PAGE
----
Arthur Taylor stepped into Steve Campbell’s life randomly on that day some 20 years ago. Taylor was the man on the other end of the phone when Campbell, an aspiring fly rod builder, was trying to sell some of his wares in the local buy-it and sell-it guide.
Had Campbell already sold the items he had advertised, this story might well be different. Likewise, had Taylor not bought a copy of Uncle Henry’s guide that week, this story wouldn’t be told.
But Campbell hadn’t. And Taylor had. And the young craftsman picked up the ringing phone and had a conversation that changed his life.
“There was this guy saying he was calling about the rods in Uncle Henry’s,” Campbell recounted this week. “He said he was from Lee. I told him that I had refinished them and I was a beginning rod maker. He told me he had been a rod maker as well, and was getting out of it. Through the conversation, it turned out that he had a lot more stuff to sell than I had. So rather than him coming to Bangor, I went to Lee.”
That was the first of many trips to Lee for Campbell, who was in his early 20s at the time. Taylor, in his 60s, had just become his friend, his mentor and a driving force in his life.
On Sunday, Campbell drove to Lee again, under much more somber circumstances.
Once there, he told an assembled group of Taylor’s friends and family members how much that friendship meant to him. Taylor, an artist, rod maker, salmon angler and conservationist, died on April 25. He was 84 years old.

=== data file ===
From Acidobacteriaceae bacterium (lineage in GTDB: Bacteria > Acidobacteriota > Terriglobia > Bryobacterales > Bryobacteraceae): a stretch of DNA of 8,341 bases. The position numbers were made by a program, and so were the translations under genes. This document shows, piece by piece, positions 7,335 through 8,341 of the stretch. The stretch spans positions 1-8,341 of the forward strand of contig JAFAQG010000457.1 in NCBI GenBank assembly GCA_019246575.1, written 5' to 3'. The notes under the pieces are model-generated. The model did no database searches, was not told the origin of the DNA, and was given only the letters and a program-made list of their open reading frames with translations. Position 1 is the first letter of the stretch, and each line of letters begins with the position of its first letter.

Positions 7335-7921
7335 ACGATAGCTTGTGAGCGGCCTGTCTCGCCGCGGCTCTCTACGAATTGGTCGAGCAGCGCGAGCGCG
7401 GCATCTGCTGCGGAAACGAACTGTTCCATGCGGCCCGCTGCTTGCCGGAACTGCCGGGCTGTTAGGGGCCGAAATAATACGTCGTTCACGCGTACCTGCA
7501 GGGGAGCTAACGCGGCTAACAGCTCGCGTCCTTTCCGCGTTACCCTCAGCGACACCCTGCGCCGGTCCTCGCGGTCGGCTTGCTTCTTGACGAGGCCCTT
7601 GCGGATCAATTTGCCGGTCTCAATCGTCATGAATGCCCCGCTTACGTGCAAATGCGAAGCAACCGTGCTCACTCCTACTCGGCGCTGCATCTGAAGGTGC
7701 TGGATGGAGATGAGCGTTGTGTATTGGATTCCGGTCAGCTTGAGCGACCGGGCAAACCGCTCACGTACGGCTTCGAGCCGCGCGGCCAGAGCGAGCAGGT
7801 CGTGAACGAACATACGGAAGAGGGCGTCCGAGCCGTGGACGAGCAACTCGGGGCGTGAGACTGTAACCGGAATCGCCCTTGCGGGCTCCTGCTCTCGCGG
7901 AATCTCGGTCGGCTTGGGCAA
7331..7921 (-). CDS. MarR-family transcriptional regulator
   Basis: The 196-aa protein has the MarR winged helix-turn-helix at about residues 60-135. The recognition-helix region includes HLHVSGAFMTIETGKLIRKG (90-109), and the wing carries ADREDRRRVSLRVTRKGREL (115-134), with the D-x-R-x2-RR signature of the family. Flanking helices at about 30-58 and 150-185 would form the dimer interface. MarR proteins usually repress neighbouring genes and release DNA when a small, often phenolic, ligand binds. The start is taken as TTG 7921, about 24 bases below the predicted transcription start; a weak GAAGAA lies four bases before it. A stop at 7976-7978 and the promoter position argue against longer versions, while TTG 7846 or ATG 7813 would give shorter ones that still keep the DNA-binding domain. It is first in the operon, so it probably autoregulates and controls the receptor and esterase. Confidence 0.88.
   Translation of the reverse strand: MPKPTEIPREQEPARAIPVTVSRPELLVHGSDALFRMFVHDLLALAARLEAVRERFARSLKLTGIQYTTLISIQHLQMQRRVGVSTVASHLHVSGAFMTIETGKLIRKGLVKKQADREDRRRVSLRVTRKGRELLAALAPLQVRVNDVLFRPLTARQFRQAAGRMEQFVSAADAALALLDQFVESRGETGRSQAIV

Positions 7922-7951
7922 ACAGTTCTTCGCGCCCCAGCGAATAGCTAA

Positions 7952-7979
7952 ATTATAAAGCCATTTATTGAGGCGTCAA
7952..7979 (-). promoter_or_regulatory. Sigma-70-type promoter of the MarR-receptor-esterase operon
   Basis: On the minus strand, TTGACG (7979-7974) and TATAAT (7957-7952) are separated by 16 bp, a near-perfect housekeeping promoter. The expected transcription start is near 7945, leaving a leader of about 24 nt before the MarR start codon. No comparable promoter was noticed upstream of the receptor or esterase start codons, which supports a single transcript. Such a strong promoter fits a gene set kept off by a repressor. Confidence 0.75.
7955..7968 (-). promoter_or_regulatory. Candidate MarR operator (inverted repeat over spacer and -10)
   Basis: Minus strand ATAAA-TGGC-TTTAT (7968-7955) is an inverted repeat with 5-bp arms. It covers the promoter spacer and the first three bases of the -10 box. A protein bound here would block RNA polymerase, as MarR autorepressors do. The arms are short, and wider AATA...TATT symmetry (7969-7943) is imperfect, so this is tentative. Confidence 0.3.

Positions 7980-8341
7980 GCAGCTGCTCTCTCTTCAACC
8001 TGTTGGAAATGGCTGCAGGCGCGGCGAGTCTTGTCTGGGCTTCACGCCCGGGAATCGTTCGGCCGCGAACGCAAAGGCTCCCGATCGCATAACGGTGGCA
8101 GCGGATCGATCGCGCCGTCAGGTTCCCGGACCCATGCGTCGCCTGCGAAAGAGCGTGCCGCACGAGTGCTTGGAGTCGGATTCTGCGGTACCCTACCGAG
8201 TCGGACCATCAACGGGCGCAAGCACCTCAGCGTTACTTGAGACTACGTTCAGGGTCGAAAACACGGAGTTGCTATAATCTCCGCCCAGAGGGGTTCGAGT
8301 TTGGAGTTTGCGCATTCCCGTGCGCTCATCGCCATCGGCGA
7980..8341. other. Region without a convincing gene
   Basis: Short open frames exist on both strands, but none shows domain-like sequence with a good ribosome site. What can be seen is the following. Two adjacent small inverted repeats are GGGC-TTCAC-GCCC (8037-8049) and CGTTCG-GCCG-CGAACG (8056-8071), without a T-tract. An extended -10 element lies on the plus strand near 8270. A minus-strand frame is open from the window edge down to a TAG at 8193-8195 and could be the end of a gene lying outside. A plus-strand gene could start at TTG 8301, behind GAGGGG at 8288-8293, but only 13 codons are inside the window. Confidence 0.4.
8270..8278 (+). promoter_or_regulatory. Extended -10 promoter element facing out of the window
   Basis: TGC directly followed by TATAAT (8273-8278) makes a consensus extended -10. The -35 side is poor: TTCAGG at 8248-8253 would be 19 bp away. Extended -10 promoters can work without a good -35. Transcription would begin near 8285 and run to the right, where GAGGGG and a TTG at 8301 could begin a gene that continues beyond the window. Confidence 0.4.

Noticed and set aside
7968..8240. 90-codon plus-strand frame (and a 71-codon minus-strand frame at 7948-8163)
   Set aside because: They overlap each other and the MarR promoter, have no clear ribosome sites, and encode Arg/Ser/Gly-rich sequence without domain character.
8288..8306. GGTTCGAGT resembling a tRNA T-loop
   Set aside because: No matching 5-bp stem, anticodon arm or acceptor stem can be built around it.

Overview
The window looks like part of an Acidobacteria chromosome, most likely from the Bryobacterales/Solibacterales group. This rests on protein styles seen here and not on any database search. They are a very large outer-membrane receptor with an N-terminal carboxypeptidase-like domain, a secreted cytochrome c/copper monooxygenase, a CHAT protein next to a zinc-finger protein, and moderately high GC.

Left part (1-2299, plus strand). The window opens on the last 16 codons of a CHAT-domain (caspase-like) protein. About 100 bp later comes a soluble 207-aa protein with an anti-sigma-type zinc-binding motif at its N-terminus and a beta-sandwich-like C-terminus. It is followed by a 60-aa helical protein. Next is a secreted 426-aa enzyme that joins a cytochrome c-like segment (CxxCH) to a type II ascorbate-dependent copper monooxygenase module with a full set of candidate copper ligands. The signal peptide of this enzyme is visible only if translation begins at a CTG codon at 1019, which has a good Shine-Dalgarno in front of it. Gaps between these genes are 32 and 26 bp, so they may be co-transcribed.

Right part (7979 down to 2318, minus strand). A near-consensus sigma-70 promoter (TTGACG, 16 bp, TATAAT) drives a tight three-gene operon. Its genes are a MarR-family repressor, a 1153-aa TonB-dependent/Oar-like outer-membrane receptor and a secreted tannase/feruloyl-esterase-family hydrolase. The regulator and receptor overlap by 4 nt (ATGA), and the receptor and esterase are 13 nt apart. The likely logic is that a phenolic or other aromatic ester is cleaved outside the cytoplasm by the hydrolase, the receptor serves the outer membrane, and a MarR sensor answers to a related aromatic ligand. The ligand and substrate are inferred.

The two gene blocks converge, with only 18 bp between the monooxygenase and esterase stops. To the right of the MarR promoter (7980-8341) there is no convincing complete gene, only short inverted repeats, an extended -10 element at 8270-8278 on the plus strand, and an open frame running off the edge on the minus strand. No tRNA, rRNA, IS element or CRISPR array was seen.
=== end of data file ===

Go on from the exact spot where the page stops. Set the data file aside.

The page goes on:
Nowadays, Campbell is the proud owner of the venerable Thomas Rod Co. and makes beautiful bamboo fly rods that customers cherish, collect and trade. Back then, he was a young guy with an interest in bamboo rods who was spending his spare cash at antique shops.
He’d find a well-worn old bamboo rod, haggle a bit and pay $25 for it. Then he’d take it home, do a little restoration work and resell it. He was trying to build his first rod from scratch when Taylor called, Campbell recalls. He had read some books, and was eager to learn the craft. All he needed was a boost … an ear to bend … a mentor.
He got that, and much more.
“I said at the service last Sunday, ‘Twenty years ago, the whole world changed for me, when I met him.’ None of this would be without Arthur,” he said, gesturing at the well-appointed showroom and the vintage Thomas rods hanging from the walls. “I was learning to make rods, but he introduced me to everything and everyone in the bamboo world. I wouldn’t have met Sam Carlson, who is the man I bought the Thomas Rod Company from, if it wasn’t for Arthur. Arthur was friends with him. Arthur was friends with everybody.”
Taylor had the rod-making equipment and had made all the mistakes a dozen times. Campbell had a few restored rods and a lot of curiosity.
Campbell says he has still never seen anyone else build a bamboo rod — not even Taylor — but he knew that when he struggled with one or another of the many intricate steps required to craft a utilitarian piece of art, Taylor would be able to steer him in the right direction with a few words.
Taylor was a successful commercial artist in Boston and New York before moving to Lee with his wife, Ruth, in 1966. According to his obituary, the couple was seeking the “good life.”
They found it in Ruth’s hometown of Lee.